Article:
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The Benefit of Home Ownership – new inheritance tax rules

In their 2015 budget, the Government announced that it would be introducing a new inheritance tax break in respect of the family home.  This is a welcome change in circumstances where the inheritance tax threshold has been frozen at £325,000 since 2009, which has led to more and more families becoming liable for inheritance tax; but does it go far enough?

What is the law currently?

IHT is currently payable on the value of assets an individual owns in excess of £325,000 at a rate of 40%.  In the case of married couples and civil partners, depending upon how their Wills are drafted, it is possible for them to pass on their allowance on the death of the second of them.  This means that they can pass on assets to their beneficiaries worth up to £650,000 before IHT becomes payable.

How will this change?

Under the new proposals, in addition to an individual’s IHT allowance of £325,000 there will also be a “family home allowance” of up to £175,000.  This is being phased in gradually so that the allowance will start at £100,000 from 6th April 2017, eventually rising to £175,000 in April 2020.  The existing nil-rate band will remain at £325,000 until the end of 2020/2021.  There has been criticism about this as it means that non-property owning individuals will obviously not be able to benefit.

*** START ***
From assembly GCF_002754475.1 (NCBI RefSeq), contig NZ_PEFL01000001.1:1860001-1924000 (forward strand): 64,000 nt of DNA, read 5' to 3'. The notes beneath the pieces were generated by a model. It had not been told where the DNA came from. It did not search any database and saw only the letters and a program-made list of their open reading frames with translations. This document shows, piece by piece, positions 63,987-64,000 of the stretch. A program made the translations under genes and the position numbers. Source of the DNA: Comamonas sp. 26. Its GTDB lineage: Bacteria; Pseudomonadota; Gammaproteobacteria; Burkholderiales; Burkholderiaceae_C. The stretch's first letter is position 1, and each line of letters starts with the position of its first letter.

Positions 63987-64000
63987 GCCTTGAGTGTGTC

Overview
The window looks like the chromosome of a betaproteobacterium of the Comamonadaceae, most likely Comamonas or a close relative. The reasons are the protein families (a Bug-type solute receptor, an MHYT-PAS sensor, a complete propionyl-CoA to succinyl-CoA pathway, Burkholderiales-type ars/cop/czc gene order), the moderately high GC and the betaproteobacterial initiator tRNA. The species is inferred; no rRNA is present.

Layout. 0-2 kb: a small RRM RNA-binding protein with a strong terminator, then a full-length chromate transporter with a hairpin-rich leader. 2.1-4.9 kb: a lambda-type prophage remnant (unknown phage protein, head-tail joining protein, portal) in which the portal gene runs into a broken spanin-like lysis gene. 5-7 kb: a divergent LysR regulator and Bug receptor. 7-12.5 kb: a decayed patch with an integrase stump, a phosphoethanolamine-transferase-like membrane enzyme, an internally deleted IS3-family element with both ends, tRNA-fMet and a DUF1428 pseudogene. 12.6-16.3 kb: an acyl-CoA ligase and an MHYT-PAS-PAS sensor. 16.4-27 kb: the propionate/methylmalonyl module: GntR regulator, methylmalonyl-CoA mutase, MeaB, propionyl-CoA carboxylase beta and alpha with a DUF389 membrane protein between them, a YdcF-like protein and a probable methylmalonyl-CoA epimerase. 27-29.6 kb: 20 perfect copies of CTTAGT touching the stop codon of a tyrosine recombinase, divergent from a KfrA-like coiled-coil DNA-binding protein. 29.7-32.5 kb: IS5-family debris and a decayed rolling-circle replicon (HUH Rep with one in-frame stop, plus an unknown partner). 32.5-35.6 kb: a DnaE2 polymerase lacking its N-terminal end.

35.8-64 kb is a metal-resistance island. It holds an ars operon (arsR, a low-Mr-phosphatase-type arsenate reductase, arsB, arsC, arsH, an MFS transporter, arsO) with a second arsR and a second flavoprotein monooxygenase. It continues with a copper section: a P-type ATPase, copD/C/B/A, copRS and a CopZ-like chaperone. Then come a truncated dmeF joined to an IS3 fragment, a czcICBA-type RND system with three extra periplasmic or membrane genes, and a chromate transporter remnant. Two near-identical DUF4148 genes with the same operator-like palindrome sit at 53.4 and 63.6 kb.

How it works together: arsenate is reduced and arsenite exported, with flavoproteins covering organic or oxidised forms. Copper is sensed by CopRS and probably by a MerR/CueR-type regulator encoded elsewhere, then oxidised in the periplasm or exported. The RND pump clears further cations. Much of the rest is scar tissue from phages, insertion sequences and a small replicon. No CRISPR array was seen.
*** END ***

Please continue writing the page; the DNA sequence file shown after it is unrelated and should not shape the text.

It should further be noted that this new allowance will only be available when the deceased has left their property to ‘direct descendants’.  Direct descendants are classed as children, grandchildren, step-children, adopted and foster children, a spouse or civil partner of a direct descendant, or a surviving spouse or civil partner if they have not remarried or formed another civil partnership.  It will not cover co-habitees, or those without children who want to leave their Estate to other relatives.  It is arguable that this limit to the legislation is somewhat archaic and favours the more traditional family unit, and therefore does not go far enough.

There will be a tapered withdrawal of the additional nil-rate band for estates with a net value of more than £2 million. This will be at a withdrawal rate of £1 for every £2 over this threshold.

If you would like to discuss this in more detail, and how this might affect you, please contact Peter Marsh or Georgina Roberts in the Heswall office on 0151 342 1831, or Jane Hogg or Gwen Collins in the Liverpool office on 0151 236 7171.